This is an open letter of congratulations and encouragement to all the winners of the 2019 general elections in Nigeria. It is informed by an analysis of broad public will and not just the likely few percentile of registered eligible voters who cast ballots.
Dear Public Servants,
Congratulations on your undoubtedly well-deserved election, or re-election. Savour for a while this affirmation of esteem your community holds of you. You are by definition a leader, whose position demands respect. And you deserve credit for stepping up to do this hard work and for taking the inevitable heat and criticism that comes with public office.
Likely, you and your opponent said some unfair things about each other and it’s even more likely that outside interest groups said some nasty things on your behalf. You ought to send your opponents a note of regret for that and appreciate them instead for their sacrifice and willingness to step up too. But let that note be rather reflected on your ability to marry interest together with your opponents for the benefit of the masses on either side of the support train.
Now, please try to stay humble. You are a leader but also a public servant. Be wary of assuming you have the ‘will of the people’ behind you or that you fully understand that will. A rather amazingly small percentage of the people you represent actually voted for you. Some people may have spoken but not nearly enough of our most vulnerable people and too small a percentage for you to claim a mandate, especially if you represent the 1/100th of the local governments /constituencies /state’s/ the country’s population in the various capacities you were elected to represent.
Furthermore, because you’ve won in an election in which the voter turn-out rate was marginally lesser than the previous 2015 general elections where tens of million fewer Nigerians and hundreds of thousands fewer constituencies/states’ voted, your level of support is quite thin. In 2015, compared to 2019 for instance, a whopping 12-15 per cent fewer Nigerians voted, roughly 42.73 per cent compared to over 55 per cent. One thing you ought to do in 2019 is provide new incentives to vote and to clear away the various obstacles our system puts on the way of participation. Research shows that people who vote are more productive and engaged citizens.
Because of this off-year slump, the winning base of support typically amounts to less than one-third of eligible voters and perhaps a fourth of the people in your constituencies. And a dis-proportionate number of those voters are poor, rich, employed, un/under-employed, more affluent, older and more/or less productive than the population as a whole. But you now have the responsibility of figuring out how to best serve the interests of all the people in your constituencies/states, including the children, the poor, the unsuccessful and disconnected, the ex-criminals, those of other tribes and religion, and those who seldom vote or are yet to attain the age of voting.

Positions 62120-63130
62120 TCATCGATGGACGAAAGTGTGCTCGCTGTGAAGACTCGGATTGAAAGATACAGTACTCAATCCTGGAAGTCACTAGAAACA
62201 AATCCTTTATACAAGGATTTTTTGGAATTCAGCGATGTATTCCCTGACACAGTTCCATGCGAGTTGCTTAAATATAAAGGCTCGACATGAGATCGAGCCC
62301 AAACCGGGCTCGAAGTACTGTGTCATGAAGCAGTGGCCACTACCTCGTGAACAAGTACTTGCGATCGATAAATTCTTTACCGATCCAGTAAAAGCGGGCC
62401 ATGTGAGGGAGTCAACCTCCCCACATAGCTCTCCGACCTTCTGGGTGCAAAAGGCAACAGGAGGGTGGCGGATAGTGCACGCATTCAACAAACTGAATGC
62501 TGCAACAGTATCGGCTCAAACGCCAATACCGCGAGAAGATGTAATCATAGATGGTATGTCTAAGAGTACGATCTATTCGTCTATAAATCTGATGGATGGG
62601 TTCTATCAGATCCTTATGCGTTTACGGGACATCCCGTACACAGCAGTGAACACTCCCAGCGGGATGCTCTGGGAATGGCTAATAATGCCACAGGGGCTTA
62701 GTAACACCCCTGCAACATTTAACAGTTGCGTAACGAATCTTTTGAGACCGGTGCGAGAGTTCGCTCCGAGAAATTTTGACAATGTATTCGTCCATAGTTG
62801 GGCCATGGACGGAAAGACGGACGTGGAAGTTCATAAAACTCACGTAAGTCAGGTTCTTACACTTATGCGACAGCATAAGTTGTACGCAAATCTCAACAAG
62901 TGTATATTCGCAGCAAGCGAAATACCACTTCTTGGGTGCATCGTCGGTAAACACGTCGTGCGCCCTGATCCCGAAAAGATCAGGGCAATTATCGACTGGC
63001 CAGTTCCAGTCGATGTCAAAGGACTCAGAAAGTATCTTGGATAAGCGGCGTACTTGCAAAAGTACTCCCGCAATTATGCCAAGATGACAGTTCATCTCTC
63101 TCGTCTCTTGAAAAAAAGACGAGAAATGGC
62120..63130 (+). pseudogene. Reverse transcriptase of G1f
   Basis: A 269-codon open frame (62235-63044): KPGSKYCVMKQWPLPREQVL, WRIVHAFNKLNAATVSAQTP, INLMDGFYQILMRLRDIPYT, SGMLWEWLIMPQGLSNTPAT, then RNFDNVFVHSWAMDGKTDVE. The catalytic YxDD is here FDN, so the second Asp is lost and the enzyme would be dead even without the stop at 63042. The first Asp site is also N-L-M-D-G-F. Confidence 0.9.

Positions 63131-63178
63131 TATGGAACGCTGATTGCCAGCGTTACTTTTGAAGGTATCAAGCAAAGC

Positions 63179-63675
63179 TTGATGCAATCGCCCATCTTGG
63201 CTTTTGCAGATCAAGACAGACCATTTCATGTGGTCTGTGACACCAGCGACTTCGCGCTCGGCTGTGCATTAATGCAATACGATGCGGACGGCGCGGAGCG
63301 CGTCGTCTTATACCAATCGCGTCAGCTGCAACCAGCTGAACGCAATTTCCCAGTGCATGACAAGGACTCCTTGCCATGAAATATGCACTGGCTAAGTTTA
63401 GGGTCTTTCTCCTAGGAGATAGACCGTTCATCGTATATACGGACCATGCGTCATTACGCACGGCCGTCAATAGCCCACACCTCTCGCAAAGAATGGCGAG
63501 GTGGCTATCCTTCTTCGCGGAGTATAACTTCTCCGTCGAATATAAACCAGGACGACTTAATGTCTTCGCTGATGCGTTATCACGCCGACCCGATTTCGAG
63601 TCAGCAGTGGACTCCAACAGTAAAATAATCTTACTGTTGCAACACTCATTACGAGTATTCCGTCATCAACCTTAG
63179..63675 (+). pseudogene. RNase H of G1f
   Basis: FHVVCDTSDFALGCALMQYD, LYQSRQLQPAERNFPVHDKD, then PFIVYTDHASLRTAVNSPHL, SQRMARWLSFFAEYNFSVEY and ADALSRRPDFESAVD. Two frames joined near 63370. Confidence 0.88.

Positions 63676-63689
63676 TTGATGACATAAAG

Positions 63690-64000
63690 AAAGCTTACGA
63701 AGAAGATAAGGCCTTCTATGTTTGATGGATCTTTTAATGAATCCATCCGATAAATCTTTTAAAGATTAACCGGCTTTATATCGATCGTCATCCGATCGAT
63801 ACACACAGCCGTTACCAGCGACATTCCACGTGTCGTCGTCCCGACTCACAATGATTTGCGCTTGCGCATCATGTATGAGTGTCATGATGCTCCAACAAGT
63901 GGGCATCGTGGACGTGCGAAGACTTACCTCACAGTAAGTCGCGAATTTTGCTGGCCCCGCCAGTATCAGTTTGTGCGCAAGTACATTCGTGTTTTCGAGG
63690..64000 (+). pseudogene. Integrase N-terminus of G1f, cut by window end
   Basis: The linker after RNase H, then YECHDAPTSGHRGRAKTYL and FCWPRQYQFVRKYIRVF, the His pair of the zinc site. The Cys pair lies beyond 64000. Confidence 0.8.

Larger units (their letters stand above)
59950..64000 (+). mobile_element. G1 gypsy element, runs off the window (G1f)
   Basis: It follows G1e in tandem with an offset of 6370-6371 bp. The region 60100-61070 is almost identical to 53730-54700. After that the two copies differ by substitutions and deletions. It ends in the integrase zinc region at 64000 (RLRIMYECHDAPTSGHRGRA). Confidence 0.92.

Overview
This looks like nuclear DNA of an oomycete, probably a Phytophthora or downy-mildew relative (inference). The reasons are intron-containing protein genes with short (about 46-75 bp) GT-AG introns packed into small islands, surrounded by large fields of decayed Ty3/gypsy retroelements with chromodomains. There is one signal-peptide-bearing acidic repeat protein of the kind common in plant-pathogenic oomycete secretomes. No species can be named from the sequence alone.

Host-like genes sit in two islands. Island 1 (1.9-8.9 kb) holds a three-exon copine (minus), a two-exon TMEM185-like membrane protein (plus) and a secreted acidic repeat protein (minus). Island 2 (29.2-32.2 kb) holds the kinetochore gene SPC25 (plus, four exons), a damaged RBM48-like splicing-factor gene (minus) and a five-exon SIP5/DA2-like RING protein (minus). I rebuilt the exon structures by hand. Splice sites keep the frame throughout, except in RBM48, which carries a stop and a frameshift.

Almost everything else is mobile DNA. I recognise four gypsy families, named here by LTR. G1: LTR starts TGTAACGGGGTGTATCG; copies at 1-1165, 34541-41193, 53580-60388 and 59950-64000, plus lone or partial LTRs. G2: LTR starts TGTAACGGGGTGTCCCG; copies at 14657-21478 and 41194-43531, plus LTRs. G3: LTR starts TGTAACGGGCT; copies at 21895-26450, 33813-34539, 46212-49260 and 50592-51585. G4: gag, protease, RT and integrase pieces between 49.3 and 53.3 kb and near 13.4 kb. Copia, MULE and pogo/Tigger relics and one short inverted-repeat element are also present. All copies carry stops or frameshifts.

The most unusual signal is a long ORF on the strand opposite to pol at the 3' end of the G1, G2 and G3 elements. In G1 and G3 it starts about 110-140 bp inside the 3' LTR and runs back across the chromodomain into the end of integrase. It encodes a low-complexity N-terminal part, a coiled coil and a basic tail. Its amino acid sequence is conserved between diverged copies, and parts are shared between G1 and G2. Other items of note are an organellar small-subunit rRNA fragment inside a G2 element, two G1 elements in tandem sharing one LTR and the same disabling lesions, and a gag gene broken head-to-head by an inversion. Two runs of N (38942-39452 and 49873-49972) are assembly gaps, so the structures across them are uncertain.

As you prepare to legislate and govern, your political party’s agenda and your personal philosophical ideology should be tempered and adjusted. The agendas of your rich sponsors (God-fathers) and the interest groups who supported you will no doubt, have influence. Difficult as this might be to explain to those fine people who may have directly or indirectly given you thousands of naira, and who expect you to answer their e-mails/phone calls first, their agenda is not necessarily your agenda.
Here’s a case for what the larger percentage of Nigerians want generally and specifically. These are general goals and specific policies around which there is considerable agreement; from business and labour, philanthropy and foundations, mainstream religious leaders, civic improvement groups and even those groups with balanced/objective and un-objective views. You can’t go wrong by focusing on these basics:
Nationally – As President Buhari, on the basis of one-brick-at-a-time model builds the ‘foundational work’ to trudge up the stairs to the ‘next level,’ his efforts have only amounted to helping the country out of a ‘depth of decay’ and then a foundation, which would serve as a basis for a stronger country if all elected officers can lend one-brick-at-a-time equally to add-up to what the President will be doing at the national level while yours anchors strongly at the LGAs, states and constituency Levels. It is by this model, a stronger nation will be built based on the people and less of an individual.
The President at the center will be seeking your support to pursue five-pronged agenda as already outlined in the government development plan documents anchored: Jobs, Public Infrastructure, Business & Entrepreneurship Development, Human Capital Enhancement Services – Healthcare, Education, and Political Inclusion
Finally, when you take your oath of office, you might notice how simple and spare it is about discharging the duties of your office and supporting the constitutions of our country. The constitution is filled with explicit and implicit obligations to serve the broader public good – not just to serve individual interests.
The preamble to Nigeria’s Constitution calls for our government and the people of the Federal Republic of Nigeria to live in unity and harmony as one indivisible and indissoluble sovereign nation, under God.
So there it is. Public good. Do that, please. And again, congratulations!
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